35. 35. Media Center BehaviorWhat Behavior is Expected in the Media Center? It is expected that an atmosphere will be maintained in the Media Center that makes it possible for all students and staff visiting to be productive. You should come to the Media Center with a purpose in mind.You are asked to keep quiet talking to a minimum so that you do not disturb others. No more than four students per table. In some situations, at the discretion of the library media center staff or teachers, students will be asked to sit no more than one or two to a table. Each student should have something to do while in the Media Center. If you are in on a Study Hall pass, it is assumed that you have properly signed out. Return to Study Hall in a timely manner.While using computer stations, please remember that in order to use the Internet you need to have current Internet access forms on file. It is also expected that you will have an educational purpose for using the internet. All students must abide by the districts acceptable use policy. Your teachers will assist in explaining assignments where online resources should be used and directing you to the sites to be used. If you experience problems or have questions please ask for help.
  36. 36. Positive Survey Findings Fifth Grade Faculty Responses Responses • The openness is• Like the computers great• Can go check out • Variety of books is books anytime good• Like the reading • Lots of computers center • Large storage room• Using Safari to • Good class sets locate a certain book • Area for an entire• The flat screen is classroom awesome • Nice selection of leveled texts
  37. 37. Negative Survey FindingsFifth Grade Responses Teacher Responses• Do not like the white • Book drop too close to tables check out area• Too many books • EnoBoard not hung need repaired • Need a full-time assistant• Too small • Too dull in color• No windows • Window in MS office• Can’t always get help needs – MS busy with a to be lower class• Can only check out 2 books at a time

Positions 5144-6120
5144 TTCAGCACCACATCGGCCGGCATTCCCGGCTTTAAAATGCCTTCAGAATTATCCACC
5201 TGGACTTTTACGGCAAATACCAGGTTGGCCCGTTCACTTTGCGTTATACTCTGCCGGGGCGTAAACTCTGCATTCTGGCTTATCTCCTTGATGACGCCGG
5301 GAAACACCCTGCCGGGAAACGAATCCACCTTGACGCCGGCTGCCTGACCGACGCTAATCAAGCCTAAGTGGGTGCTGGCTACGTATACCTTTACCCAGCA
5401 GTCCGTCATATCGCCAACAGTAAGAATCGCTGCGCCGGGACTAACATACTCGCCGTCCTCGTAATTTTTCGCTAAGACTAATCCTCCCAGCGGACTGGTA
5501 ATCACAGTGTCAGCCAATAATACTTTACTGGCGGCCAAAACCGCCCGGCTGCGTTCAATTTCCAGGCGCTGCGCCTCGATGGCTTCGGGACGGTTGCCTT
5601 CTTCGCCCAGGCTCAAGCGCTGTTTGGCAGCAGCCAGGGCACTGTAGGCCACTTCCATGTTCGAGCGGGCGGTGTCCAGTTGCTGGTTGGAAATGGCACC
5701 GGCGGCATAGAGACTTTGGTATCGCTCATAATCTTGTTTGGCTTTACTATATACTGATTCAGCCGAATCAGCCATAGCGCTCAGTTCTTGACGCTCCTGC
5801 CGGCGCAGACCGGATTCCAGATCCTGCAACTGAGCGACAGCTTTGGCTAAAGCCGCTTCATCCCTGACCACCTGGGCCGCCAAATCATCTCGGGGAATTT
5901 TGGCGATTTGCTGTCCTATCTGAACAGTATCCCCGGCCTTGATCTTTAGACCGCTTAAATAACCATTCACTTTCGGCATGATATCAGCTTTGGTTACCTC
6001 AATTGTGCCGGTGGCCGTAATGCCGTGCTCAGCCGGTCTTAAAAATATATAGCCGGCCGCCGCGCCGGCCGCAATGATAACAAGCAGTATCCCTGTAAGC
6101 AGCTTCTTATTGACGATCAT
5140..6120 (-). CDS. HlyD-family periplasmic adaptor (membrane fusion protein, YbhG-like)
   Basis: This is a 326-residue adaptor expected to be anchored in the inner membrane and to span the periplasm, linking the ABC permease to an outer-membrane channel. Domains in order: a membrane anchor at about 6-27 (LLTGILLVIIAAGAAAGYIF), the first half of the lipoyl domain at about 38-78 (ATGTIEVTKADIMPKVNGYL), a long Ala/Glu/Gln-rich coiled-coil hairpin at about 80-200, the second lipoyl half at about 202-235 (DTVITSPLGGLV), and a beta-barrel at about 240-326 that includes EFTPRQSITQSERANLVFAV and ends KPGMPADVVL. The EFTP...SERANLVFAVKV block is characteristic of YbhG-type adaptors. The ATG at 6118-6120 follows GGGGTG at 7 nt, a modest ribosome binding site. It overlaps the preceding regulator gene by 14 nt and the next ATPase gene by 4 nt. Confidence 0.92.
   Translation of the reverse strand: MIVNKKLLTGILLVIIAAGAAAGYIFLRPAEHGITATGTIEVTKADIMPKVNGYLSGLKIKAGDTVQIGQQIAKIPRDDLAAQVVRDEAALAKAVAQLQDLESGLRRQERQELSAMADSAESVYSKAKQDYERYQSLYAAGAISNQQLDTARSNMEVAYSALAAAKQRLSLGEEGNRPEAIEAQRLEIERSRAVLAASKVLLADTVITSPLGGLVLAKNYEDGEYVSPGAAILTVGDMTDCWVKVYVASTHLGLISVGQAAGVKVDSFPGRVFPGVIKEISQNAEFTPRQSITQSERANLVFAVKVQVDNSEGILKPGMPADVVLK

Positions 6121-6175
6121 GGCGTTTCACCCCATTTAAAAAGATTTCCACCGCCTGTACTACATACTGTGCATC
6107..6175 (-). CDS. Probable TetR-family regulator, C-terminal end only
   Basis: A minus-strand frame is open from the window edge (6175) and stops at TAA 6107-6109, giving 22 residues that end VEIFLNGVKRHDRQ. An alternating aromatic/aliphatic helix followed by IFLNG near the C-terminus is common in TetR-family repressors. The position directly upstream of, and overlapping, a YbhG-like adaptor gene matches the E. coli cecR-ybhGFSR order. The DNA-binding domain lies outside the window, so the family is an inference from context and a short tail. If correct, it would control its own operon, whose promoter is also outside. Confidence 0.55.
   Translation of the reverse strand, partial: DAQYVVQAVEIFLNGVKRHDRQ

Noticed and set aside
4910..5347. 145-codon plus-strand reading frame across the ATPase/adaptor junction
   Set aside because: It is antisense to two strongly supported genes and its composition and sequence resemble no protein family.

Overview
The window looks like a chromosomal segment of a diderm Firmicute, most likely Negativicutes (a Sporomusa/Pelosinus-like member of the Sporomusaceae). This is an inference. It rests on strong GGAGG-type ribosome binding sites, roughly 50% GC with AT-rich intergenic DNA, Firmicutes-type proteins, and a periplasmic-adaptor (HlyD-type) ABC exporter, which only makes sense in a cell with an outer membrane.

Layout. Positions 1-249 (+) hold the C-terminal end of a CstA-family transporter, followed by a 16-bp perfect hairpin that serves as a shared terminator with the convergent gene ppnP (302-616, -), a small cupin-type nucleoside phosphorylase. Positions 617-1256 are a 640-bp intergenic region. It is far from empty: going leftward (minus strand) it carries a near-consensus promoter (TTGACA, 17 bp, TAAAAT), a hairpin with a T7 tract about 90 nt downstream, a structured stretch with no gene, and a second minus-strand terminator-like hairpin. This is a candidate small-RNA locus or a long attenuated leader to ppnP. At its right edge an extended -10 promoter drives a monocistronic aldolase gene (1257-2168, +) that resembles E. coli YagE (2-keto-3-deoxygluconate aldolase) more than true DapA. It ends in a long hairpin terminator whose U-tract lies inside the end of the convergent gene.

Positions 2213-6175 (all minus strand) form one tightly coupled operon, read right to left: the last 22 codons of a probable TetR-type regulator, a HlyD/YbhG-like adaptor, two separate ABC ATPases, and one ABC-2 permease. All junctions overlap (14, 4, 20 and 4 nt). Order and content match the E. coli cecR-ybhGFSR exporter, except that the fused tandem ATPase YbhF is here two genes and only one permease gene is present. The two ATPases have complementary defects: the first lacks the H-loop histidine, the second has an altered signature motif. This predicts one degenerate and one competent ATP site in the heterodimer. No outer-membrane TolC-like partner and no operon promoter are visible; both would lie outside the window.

38. 38. Facility Changes Add 4 different color stripes at the top of the walls  Since our school already has these stripes in the cafeteria, get paint from maintenance – no cost. Add more “kid friendly” seating  Purchase large pillows for floor  Purchase 2 child-sized tables and 8 chairs Redesign Story Time area  Purchase reading terrace Install EnoBoard  Have maintence install board – no cost Add new OPAC stations Purchase new circulation desk
  39. 39. New Facility Layout
  40. 40. Media Center Improvements Story Time Area Create a gathering space for children to participate in story time, puppet shows or any other show-and-tell setting. The maple hardwood reading terrace is made up of hinged panels and multiple levels that are naturally inviting to children. Floors are cushioned vinyl for comfort, durability and easy cleaning. Two levels of ten display shelves are attached to the hinged panels to keep your favorite childrens titles close at hand and easily accessible for young patrons. Each shelf measures 13-1/2"H x 19"W x 1/2"D. Measures 57"H x 65"W x Gressco-KinderSystem174-Small-Reading-Terrace-10- Shelves-57quotH-x-65quotW-x-65quotD-c_21709086/ 65"D overall. $4710.00.
  41. 41. Media Center Improvements Kid Friendly SeatingGive kids a cozy spot forreading, resting or chattingwith friends! This resilientfloor cushion features azippered, multicolored vinylcover that removes for easycleaning. Filled withshredded foam for comfortand support. MeetsCalifornia Code 117standards for flameresistance. Measures 9"H x46" in diameter overall.4 - $123.00.